Et gennemgående tema igennem dagens tekster og undervisning har været forskellige perspektiver og debatten omkring hvordan og i hvilken grad, at vi kan se flersprogede elever, som havende ekstra resourcer til at lære et nyt sprog i skolen. Blommaert (2010:8) vil argumentere for at ens sprogrepertoirer er trunkerede i.e., fordi man ikke lærer eller har hele sprog, men derimod dele af sprog afhængigt individets omgivelser: »highly specific ’bits’ of language and literacy combined in a repertoire that reflects the fragmented and highly diverse life-trajectories and environments«. Man kan bruge sine sprogrepertoirer selvom de er trunkerede og bruges i forskellige situationer, kontekster og relationer, som en styrke (resource) når man lærer nye sprog, men man kan også inkludere en klasses samlede farverige sprogbillede, som et udgangspunkt for at lære elever om respekt, accept, anerkendelse, åbenhed, tolerance i forhold til forskelligehed og herunder især forskellige kulturer. “Derfor arbejdes der i multikulturalistisk undervisning hyppigt med fordomsbekæmpelse blandt eleverne og opdragelse til kulturelt ligeværd gennem etablering af positive kulturmøder” (Buchardt& Fabrin:16-17).
Det jeg har bidt mest mærke i i dag er hele diskussionen og definitionen af sprog og dét at være tosproget (og flersproget for den sags skyld). I vores gruppe (1) diskuterede vi tosprogethed og kom frem til, at man er tosproget når ens andetsprog er et andet end det der tales i det samfund man bor i. At det er en gave personligt og samfundsmæssigt og det kan være en udfordring pædagogisk og didaktisk (i praksis, på institutioner og socialt). Hvilket hænger sammen med hvad Cenoz (2000) siger, at tosprogede elever kan have en fordel og flere sproglige resourcer ift. sprogindlæring og herved også en større kreativ evne indenfor læring af nye sprog.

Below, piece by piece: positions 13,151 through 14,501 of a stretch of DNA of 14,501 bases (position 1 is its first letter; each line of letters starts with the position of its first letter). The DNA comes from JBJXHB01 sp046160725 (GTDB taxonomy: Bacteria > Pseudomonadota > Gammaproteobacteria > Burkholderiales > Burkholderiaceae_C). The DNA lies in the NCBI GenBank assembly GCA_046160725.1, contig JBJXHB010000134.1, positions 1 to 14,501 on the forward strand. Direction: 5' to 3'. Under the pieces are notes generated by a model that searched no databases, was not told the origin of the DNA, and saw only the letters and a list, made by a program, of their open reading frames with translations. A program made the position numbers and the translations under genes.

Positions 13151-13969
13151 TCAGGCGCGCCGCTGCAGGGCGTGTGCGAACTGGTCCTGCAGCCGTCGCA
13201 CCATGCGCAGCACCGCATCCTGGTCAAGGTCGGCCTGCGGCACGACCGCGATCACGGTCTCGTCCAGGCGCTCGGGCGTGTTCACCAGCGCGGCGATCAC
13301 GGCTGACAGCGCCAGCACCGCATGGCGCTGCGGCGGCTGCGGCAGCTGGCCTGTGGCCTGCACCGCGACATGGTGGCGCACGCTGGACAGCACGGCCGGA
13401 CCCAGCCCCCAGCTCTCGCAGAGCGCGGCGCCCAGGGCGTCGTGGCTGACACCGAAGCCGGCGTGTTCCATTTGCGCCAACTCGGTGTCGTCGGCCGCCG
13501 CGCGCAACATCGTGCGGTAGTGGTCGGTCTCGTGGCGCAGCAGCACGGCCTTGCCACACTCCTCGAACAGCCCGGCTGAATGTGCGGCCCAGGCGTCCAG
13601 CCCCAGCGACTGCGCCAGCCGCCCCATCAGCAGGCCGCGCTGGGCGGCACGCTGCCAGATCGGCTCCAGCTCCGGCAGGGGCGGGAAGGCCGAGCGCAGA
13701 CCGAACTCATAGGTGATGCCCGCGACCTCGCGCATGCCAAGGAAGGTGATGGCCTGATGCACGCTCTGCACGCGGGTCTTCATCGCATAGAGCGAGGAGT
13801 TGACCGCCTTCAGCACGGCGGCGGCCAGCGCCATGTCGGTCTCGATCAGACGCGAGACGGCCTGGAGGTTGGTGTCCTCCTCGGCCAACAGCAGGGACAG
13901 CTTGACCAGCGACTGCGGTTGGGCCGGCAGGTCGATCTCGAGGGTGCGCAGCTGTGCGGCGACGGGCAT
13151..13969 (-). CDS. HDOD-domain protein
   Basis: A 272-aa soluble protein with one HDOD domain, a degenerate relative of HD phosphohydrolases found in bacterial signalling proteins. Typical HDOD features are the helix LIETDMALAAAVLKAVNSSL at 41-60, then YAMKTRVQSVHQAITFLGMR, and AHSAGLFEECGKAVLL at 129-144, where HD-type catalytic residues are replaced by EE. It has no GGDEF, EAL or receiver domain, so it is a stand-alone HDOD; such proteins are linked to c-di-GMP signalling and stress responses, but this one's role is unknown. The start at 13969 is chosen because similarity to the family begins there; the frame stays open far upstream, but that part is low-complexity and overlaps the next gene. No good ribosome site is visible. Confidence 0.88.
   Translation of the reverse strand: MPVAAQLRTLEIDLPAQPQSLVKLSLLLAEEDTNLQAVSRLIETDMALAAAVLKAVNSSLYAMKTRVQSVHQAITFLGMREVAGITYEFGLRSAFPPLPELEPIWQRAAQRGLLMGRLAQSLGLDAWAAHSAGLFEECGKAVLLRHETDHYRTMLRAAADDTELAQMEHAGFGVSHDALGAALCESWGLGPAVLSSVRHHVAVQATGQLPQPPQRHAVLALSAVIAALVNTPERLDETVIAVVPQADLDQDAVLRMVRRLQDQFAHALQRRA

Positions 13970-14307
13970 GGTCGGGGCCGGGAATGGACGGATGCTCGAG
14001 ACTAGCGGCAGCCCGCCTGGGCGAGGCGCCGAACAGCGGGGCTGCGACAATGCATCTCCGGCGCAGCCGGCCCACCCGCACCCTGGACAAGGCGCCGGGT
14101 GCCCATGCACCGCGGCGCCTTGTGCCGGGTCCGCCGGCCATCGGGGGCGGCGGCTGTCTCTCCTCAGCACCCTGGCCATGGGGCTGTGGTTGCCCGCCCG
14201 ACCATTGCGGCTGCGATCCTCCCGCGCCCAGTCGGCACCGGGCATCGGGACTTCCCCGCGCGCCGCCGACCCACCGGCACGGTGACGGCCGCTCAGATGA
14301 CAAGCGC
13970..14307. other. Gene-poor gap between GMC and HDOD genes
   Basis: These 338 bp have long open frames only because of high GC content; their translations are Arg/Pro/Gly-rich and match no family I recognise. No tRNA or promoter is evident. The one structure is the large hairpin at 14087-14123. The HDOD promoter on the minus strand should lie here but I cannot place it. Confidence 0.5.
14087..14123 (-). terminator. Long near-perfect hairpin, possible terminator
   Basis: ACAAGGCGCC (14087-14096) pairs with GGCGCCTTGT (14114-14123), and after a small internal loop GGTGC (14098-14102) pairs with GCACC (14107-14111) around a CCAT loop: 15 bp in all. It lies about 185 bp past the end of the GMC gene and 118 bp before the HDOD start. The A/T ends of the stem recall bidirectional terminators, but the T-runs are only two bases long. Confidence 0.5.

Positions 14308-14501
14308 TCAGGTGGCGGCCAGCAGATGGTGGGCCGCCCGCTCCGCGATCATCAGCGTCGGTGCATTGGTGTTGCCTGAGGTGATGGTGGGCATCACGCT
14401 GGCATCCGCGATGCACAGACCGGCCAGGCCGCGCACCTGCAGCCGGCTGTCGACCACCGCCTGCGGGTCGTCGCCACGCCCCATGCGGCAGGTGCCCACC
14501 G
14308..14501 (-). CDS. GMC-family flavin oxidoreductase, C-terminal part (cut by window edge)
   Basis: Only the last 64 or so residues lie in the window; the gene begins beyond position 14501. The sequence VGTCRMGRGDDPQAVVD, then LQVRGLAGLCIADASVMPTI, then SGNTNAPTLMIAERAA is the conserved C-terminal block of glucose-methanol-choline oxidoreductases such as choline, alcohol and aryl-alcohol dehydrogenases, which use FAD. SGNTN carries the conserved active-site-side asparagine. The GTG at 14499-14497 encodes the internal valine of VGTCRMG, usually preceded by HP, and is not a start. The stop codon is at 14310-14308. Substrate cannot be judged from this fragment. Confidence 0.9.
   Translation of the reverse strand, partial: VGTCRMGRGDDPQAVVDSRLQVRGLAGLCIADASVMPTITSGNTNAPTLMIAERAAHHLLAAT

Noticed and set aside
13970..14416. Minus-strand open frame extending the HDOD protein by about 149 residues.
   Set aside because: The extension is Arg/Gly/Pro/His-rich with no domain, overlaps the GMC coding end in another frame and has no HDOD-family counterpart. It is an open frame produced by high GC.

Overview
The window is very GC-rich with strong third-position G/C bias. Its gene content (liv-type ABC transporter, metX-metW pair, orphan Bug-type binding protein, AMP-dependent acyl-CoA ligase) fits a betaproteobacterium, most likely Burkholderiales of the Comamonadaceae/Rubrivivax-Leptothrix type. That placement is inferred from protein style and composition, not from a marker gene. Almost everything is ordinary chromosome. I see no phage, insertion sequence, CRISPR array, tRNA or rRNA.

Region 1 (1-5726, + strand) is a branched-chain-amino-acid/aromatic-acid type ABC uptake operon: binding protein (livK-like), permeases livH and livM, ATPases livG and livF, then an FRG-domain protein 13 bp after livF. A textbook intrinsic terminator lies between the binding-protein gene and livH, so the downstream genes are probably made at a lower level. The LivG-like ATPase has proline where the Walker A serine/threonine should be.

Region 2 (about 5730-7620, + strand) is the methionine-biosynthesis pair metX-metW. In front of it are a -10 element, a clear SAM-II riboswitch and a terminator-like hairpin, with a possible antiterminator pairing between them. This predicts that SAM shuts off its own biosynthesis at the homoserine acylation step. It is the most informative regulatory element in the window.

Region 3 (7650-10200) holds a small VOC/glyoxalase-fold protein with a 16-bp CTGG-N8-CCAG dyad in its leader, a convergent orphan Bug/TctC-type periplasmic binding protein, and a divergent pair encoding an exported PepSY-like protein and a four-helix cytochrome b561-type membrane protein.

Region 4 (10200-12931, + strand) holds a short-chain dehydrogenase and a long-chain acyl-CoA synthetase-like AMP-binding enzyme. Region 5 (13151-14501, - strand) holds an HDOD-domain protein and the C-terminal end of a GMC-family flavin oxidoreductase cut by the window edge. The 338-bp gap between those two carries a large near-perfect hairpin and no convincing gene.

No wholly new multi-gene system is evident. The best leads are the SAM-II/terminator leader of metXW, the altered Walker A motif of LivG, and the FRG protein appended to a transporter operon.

Vi har også arbejdet med vores egne sprogportrætter, der faktisk viste sig at have mange flere sprog end forventet.
Teaching sequence for a 7th grade (excerpt of 4 lessons from a 16-lesson teaching plan)
Overall Learning Objective
For the students to improve their L2 (English) linguistic competencies (speaking, listening, writing and reading) through immersion in self-chosen subjects, presented as a story through a digital media.
• AC1: Can the students use digital storytelling to convey their chosen subject in English?
• AC2: Can the student demonstrate its ability to use the gathered knowledge in their story?